Also some BGS members helped catalogue some archives (I think NRM but could be wrong) a few years ago, they might have found something of use. 

Well I've just e.mailed the membership secretary about joining the society so hopefully it won't be too long before I can get my hands on a copy of issue 65.

 

11 hours ago, wagonman said:

The saddle tank is a "Buffalo" class in its temporary Broad Gauge guise. I'm pretty sure I've seen a drawing (a fairly basic one from memory) of the 35xx in their various forms published in one of the magazines but I can't find my copy of Laleux.

Thanks for that wagonman.  I shall now go Buffalo hunting.

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15 hours ago, wagonman said:

The saddle tank is a "Buffalo" class in its temporary Broad Gauge guise. I'm pretty sure I've seen a drawing (a fairly basic one from memory) of the 35xx in their various forms published in one of the magazines but I can't find my copy of Laleux.

 

Bufalo hunting can prove dangerous and the quarry elusive.

 

It's a GWR saddle tank, and those who go in search of GW saddle and pannier tanks risk their sanity.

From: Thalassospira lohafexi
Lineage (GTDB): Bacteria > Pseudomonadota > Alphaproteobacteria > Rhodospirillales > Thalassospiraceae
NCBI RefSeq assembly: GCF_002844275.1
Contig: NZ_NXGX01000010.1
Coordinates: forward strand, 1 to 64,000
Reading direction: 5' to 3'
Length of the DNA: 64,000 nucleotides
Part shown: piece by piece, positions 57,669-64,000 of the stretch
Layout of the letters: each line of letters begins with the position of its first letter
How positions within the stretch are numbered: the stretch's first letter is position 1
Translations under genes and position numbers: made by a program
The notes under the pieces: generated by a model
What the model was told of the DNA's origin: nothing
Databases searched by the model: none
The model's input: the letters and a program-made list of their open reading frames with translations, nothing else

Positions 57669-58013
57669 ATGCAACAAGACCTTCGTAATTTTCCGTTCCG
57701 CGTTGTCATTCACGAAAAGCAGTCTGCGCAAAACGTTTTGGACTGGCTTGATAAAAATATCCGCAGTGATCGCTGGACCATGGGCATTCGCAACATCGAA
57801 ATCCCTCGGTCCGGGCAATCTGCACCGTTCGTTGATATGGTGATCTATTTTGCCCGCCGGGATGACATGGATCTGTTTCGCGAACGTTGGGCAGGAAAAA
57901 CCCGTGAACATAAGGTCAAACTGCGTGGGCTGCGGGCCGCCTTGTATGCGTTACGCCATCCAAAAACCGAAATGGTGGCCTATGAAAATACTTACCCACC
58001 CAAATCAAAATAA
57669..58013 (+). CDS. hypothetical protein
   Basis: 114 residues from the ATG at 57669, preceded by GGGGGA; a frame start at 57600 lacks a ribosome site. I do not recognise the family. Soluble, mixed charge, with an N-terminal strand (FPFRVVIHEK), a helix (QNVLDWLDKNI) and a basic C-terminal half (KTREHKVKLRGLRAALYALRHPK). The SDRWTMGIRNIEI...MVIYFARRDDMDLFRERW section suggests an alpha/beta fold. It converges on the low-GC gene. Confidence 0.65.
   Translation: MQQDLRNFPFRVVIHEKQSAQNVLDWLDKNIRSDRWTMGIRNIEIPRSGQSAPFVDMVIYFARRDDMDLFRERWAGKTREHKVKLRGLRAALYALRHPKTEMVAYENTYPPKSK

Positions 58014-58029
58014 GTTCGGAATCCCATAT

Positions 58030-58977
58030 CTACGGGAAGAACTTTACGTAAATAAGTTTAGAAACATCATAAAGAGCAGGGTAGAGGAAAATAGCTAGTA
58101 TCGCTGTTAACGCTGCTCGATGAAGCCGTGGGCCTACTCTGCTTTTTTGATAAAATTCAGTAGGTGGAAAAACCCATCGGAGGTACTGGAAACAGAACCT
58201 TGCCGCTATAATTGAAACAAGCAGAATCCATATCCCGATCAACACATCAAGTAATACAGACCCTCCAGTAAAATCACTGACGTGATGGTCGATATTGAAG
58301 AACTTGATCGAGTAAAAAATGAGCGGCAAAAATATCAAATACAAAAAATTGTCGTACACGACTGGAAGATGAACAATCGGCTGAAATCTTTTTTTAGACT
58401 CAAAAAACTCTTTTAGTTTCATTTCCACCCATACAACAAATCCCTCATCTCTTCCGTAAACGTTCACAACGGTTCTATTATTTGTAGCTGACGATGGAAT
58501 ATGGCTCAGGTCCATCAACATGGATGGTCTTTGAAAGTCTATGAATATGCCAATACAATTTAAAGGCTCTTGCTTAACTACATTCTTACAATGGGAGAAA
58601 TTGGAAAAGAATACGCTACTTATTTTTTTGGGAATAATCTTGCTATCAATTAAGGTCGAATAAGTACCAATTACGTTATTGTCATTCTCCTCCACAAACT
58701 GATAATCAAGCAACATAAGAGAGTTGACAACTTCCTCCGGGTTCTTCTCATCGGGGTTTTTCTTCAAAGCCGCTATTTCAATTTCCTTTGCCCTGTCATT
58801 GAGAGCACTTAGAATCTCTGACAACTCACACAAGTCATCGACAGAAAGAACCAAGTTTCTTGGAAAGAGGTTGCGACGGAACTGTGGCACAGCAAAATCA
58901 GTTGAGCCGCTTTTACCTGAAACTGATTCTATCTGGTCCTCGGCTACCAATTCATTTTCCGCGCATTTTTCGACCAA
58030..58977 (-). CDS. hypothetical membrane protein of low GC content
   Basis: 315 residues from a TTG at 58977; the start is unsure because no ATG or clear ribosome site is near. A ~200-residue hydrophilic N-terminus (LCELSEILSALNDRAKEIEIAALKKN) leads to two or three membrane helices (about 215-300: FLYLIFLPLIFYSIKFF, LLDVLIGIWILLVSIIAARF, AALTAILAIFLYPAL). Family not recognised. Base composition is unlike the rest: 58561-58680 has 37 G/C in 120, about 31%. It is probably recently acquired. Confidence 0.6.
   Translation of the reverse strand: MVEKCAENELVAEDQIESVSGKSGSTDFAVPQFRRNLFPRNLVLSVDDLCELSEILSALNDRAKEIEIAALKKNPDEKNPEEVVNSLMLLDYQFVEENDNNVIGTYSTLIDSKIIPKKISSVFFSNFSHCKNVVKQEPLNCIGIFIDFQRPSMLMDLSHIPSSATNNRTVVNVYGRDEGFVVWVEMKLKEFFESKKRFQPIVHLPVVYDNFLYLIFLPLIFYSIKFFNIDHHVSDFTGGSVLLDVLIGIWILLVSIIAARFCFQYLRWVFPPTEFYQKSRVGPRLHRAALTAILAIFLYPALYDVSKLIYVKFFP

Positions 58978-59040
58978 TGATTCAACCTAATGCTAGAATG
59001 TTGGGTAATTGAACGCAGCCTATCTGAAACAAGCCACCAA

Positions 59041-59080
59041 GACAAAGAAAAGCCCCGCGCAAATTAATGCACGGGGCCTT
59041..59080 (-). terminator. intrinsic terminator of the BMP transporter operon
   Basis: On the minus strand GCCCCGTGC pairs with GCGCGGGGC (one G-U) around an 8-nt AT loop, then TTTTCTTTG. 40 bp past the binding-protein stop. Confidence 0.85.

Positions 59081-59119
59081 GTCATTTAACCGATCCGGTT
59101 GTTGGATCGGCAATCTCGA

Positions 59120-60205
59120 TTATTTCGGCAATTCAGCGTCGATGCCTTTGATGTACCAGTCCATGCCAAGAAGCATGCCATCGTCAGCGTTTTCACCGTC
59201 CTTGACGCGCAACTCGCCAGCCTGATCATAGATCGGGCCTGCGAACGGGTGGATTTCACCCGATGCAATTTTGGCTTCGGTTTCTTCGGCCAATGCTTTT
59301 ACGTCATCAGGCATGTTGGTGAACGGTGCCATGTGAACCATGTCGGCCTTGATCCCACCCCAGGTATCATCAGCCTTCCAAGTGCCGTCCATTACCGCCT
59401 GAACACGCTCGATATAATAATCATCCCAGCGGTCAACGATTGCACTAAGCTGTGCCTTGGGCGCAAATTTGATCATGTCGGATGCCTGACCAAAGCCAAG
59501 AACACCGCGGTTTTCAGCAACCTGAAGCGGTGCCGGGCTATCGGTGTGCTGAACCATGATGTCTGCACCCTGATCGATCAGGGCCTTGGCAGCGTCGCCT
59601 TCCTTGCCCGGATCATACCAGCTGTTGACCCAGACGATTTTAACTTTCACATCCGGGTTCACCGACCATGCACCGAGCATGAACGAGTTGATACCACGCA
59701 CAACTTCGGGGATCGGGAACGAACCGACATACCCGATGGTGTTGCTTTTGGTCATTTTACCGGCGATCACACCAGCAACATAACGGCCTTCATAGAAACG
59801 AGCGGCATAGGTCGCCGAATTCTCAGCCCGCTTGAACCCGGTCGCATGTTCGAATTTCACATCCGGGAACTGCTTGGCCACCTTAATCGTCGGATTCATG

It is legitimate to call them Bufalos.  Convertibles were only a sub-species of Bufalos, however.

 

1076 class is best avoided.  At the time we are interested in, there were 3 distinct classes, later all lumped under the 1076 designation and known as Bufalos as progressive rebuilding had homoganised them. Originally, the 1076 Class related only to a small number of side tanks!

 

The Convertibles were from two out of the 4 characteristic batches of the third class, the 1134 Class. This class seems to have been originally known as Bufalos.

 

All in all what became known as the 1076 Bufalo Class comprised 266 of which, just 50 out of 210 1134 class were Convertibles. 

 

So, even if later standard gauge drawings have utility, which I rather doubt, not all bufalos will have any Broad Gauge heritage.   This is why I restricted my reference to Maskelyne's drawing of 1564 in later standard gauge days, as this had been built (to Broad Gauge) as one of the convertibles.